Who is that? That could have been me.
I once asked my Aunty Esther if she thought I would have turned out to be who I became, and she responded, "No. You had every reason to fail, but you didn’t." In large measure, she was the reason I did not fail.
But there are many at-risk youths who unfortunately did not grow up with an Aunty Esther in their lives. She nurtured and prodded me. She was caring, firm and loving; and she set high expectations. And when my Uncle Jim detected emotional overload in my voice he handed her the phone and brought her a chair.
Hale Kipa, the state Department of Human Services, Family Court, and the Child & Adolescent Mental Health Division are just some of the agencies that rescue children and youths when their own families cannot provide them a safe haven or solace.
I would like to think that society has moved beyond the time when domestic violence, abuse and other issues are considered private. When I grew up, speaking of family problems was considered "airing one’s dirty laundry," which silenced victims and perpetuated further abuses.
Through our support of community programs, we encourage a sense of humanity that rejects the abuse of our youths, and also reaches out a helping hand to give them hope and help them assimilate into their communities and meet the expectations of society.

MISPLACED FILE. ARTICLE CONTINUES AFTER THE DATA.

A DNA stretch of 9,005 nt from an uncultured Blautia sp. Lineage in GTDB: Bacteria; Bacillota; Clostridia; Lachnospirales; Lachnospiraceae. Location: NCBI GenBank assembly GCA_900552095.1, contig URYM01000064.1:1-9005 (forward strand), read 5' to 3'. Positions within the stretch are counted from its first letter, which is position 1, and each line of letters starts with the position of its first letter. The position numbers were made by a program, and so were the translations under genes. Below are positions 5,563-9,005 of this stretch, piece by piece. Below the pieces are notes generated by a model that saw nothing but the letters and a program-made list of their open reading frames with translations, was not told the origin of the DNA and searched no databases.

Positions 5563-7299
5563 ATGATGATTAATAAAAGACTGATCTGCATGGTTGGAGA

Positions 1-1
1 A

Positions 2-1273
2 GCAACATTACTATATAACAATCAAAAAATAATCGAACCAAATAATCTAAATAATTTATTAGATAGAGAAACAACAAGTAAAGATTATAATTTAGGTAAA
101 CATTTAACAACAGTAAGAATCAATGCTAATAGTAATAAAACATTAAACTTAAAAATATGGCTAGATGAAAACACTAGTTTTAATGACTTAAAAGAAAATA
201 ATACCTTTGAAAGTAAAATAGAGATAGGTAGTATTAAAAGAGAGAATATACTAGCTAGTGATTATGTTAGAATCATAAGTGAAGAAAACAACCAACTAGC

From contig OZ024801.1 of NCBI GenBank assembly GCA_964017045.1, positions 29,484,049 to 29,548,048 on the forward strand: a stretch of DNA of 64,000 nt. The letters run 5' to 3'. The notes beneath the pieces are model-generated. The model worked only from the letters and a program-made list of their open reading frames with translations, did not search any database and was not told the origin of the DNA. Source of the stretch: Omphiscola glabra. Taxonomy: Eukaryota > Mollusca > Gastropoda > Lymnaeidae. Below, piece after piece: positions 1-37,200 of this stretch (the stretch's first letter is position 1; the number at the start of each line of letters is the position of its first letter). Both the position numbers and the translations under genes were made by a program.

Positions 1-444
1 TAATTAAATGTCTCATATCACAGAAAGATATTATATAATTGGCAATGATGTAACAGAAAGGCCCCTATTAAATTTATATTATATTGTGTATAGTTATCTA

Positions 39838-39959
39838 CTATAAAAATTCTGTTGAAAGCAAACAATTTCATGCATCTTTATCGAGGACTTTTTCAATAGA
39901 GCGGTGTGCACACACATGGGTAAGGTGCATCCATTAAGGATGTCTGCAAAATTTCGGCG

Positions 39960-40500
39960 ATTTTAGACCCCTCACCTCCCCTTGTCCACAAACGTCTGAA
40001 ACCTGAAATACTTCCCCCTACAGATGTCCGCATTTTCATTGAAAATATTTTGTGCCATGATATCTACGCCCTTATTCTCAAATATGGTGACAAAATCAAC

Hale Kipa has served 40,000 youths in its community programs in 40 years, and more than 3,000 youths and families each year. Hale Kipa, like the other community-based programs that service our youths, faces the potential broad brush that paints all community programs as dangerous based on a particular case or misleading media reports.
Make no mistake: Hale Kipa adheres to the strictest regulatory standards and inspections. Multiple audits, investigations and unannounced site visits are conducted by state regulators throughout the year. Hale Kipa takes each issue seriously because it does not want the at-risk youths to suffer the consequences.
We cannot model aspirations in isolation. We cannot nurture through separation. We cannot teach values through rejection. We cannot promote inclusiveness by practicing exclusiveness. The problems our youths face cannot be resolved by transferring them out of our neighborhoods and at some future date magically returning them to our communities as model citizens.
As a caring society, we must model and shape the character we want to develop in our youths; provide them the education they need to succeed as functioning individuals; and, rest assured, that when our at-risk youths morph into adulthood, they will become model neighbors. The small, important steps taken at Hale Kipa today are predicated on reaching that goal.
As an advisory member of Hale Kipa, I humbly ask that our community continue the support needed to reshape the lives of our youths.
The community as a whole must teach the values of aloha today, if we are to live aloha tomorrow.